In many states, physicians who have been identified as impaired can continue to retain their licenses by entering into an agreement with the state physicians health program.

Physicians health programs are distinct from the medical board, healthcare systems, and credentialing bodies. The PHP is available to investigate alleged physician impairment.  If impairment is diagnosed, the PHP can enter into an individualized contract with the physician.  The physician agrees to comply with treatment and appropriate monitoring of the physician’s health through laboratory testing, including drug and alcohol testing, reports from the physician’s treating providers and contact with PHP physicians, nurses, and counselors. If appropriate, the PHP can recommend inpatient residential care or attendance at therapy or AA/NA meetings.

In addition. PHP program contracts can include practice restrictions. The PHP contract can include special requirements that impaired physicians must comply with to retain their licenses.  These can involve increased levels of supervision, work hour restrictions, restrictions on the setting of work, such as the operating room, or the handling or prescribing of controlled substances. The contract can include provisions to change the type of care that the physician receives based on the clinical progress of the impaired physician. Violations of the contract by the impaired physician can be handled by the treatment team or the PHP can choose to terminate the contract and refer the impaired physician to State Medical Board.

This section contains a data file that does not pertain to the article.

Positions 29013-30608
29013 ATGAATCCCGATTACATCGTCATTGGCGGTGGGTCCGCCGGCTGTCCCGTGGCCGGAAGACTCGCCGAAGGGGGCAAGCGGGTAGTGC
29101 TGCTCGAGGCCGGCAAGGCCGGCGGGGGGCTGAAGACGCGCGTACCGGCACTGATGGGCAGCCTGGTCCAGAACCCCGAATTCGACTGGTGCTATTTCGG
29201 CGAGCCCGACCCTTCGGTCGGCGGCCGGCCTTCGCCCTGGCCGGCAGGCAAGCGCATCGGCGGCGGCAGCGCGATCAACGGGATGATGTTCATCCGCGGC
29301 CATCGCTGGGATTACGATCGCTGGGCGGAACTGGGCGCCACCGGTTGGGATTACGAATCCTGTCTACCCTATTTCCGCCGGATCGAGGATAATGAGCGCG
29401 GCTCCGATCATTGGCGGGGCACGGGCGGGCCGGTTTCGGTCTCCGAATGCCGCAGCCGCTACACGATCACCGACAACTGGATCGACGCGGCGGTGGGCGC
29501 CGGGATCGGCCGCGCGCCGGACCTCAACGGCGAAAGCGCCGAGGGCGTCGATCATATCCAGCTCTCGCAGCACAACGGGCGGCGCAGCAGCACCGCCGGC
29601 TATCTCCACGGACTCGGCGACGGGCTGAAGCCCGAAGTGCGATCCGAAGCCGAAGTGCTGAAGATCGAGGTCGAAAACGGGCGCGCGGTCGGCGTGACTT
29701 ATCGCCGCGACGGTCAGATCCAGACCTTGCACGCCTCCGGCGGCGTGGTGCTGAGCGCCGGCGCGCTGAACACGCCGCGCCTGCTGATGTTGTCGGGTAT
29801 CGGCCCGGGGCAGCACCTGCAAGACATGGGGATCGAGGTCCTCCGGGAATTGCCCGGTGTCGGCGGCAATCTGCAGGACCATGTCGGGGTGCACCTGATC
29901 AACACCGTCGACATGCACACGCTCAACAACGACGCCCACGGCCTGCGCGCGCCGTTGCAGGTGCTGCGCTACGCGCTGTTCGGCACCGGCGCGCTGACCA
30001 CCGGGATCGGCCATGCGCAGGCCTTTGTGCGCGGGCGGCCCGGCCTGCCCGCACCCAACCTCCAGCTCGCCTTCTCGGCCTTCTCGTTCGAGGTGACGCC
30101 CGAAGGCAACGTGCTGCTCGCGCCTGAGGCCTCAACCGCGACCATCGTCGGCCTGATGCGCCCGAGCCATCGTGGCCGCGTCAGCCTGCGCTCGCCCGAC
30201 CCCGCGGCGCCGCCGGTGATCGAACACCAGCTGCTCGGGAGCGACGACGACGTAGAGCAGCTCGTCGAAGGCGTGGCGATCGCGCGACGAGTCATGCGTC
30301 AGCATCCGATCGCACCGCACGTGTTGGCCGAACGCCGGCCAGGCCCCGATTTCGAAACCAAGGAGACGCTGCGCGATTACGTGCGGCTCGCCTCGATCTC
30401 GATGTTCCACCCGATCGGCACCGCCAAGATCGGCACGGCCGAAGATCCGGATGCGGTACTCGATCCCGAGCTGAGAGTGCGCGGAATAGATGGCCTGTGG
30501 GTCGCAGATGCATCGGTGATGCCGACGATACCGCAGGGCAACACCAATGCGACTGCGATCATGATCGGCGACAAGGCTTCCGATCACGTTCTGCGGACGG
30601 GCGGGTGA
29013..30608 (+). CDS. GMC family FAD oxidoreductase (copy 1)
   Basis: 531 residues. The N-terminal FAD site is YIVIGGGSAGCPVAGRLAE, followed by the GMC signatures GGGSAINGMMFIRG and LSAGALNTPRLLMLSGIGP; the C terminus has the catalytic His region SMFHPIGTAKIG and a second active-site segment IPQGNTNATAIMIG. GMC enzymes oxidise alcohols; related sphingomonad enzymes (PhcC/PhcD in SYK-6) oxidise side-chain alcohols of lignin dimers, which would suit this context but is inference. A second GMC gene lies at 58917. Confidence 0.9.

In a similar fashion, the State Medical Board, when investigating licensing violations by physicians, can choose referral to PHP for possible remediation instead of disciplinary action.

About the author;

David Steinman, MD, DFAPA, is a board certified psychiatrist and a consultant and expert witness in matters relating to physician impairment.  More information is available at  He can be reached at